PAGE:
when i put a thermometer on the flue out at the roof , the smoke was only a couple of degrees warmer than air temp . we wrapped the flue in Kaowool from about 3 meters above the fire and it worked a treat .
a proper fix after that was to remove the flue and put a liner around it with kaowool between them.

a bigger flue will give you a slower flue speed and less pull .
I have a firms thermal camera and my next door neighbors flue pipe 500mm above the fire is 250 degrees . our pyro when roaring is only 150 degrees c .
If the flue is over cooling then you will have no draw and water vapour condensing this will lead to hi creosote levels too.
The hot gasses in your flue are pushed up by colder heavier air wanting to replace it.
people think hot air / water rises . it doesnt its pushed up by heavier air ! .
sorry for the ramble but i we have had two years of it . and now selling the house !

hope you get it fixed .

3 posts
Posted 29 Jul 14 10:44 PM
Ok the flue water leaks would seem to be an issue with the install not the fire..

If you're not getting much joy from Pyroclassic then speak with the installer. I think it's possible to remove the flue adaptor from the top of the fire (the bit that necks down the 150mm outlet to 100mm) and then install a 150mm (6") flue.. Given that 150mm is pretty much an industry standard that should resolve any issues with a restricted flue and possibly is the same flue diameter as the '20 year old' burner was running.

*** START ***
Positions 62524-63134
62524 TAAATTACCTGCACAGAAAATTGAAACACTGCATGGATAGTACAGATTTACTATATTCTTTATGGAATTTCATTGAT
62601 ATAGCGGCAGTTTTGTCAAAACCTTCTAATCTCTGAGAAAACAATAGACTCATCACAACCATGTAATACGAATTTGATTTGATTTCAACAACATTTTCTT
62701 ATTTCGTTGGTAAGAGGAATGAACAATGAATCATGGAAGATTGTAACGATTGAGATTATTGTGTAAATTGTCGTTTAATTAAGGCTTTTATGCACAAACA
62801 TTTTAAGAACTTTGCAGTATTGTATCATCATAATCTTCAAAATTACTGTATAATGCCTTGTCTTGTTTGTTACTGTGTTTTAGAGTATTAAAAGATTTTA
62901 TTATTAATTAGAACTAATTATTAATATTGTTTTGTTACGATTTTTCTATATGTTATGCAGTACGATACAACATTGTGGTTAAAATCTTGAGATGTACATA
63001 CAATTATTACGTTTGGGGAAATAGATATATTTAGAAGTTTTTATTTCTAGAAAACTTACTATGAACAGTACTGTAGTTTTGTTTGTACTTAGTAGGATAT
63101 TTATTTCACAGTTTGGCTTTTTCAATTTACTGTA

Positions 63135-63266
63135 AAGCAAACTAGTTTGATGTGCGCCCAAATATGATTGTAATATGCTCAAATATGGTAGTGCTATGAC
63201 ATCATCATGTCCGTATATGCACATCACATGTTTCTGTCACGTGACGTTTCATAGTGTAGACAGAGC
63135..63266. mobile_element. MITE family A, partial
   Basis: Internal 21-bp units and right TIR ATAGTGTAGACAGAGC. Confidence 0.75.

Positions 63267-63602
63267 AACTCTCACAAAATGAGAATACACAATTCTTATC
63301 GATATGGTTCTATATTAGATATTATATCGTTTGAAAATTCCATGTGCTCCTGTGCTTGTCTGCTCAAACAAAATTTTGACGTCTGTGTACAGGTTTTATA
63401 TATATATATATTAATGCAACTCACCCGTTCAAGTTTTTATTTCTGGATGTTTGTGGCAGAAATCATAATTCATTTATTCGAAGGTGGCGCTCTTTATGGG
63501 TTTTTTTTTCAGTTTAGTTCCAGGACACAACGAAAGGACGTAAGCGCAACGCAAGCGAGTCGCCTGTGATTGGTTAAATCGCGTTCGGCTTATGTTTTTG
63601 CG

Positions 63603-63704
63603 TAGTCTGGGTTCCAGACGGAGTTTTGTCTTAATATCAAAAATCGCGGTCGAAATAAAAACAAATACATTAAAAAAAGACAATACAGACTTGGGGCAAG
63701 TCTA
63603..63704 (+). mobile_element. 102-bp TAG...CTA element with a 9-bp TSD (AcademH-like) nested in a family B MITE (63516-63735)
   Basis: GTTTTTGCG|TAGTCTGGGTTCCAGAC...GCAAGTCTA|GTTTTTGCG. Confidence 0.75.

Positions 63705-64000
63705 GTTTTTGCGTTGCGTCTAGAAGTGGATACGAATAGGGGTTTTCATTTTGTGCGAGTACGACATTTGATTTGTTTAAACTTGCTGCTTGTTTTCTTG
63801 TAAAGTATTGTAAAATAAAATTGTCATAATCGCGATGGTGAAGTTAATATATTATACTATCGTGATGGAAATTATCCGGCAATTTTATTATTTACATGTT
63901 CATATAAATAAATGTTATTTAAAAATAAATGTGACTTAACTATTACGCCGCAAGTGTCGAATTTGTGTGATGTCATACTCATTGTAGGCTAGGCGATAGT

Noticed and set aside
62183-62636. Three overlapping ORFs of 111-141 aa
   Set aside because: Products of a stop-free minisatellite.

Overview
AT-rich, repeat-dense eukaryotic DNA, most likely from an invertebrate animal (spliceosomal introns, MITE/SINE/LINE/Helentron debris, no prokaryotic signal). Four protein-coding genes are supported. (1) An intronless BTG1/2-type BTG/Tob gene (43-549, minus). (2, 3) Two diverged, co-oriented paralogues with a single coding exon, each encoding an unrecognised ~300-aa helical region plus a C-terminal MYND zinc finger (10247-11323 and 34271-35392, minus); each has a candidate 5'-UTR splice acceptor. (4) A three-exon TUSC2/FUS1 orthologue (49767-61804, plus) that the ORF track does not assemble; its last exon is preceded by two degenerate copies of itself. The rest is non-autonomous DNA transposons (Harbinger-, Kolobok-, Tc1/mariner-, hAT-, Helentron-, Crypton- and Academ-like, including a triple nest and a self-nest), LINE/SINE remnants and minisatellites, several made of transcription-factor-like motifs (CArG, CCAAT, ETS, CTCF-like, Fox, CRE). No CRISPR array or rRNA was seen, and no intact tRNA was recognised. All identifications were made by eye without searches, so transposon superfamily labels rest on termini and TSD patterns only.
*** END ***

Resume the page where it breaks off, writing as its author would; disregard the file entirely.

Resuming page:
The installer should be able to certify that I would think. It depends I suppose if you are on a rural property 2ha and greater. As modifying the flue will take the fire out of Clean Air spec. Some installers have issues with this some dont I guess it depends on how 'severe' the local authority is when it come to CA compliance.

The flue install when complete should be compliant with AS/NZS 2918 and the building weather tightness will need to comply with the NZBC.

One thing I would generally say is if you are on a property less than 2ha and therefore need a CA compliant wood burner then generally comparing a modern CA compliant fire to a 20 year old non CA compliant fire can be a bit of a rude awakening. CA legislation and the 4012 4013 testing forces manufacturers to control air flow rates quite tightly in the fire.

6 posts
Posted 29 Jul 14 9:21 PM
the installer was totally surprised by the issue- the only time they have had an issue with creosoting like this was with someone burning freshly cut avocado! they are quite reputable and I have no doubt if they had been aware of an issue with this length of flue they would have advised us to put something else in. They have been out several times( that's an hour and a half travelling time and they are still awaiting final payment, so it is in their interests to get it fixed soon as) ,bogged up around the flue (stopped the initial water leak but not the creosote or subsequent water leak) checked out the flue, swept the flue on the last visit, made adjustments and contacted pivot stoves- and been given absolutely no support or help from them. Except for an over the phone comment asking them if it was a "sloping roof" (aren't most?) followed by the comment ähh ok"when told it was- no further explanation was forthcoming.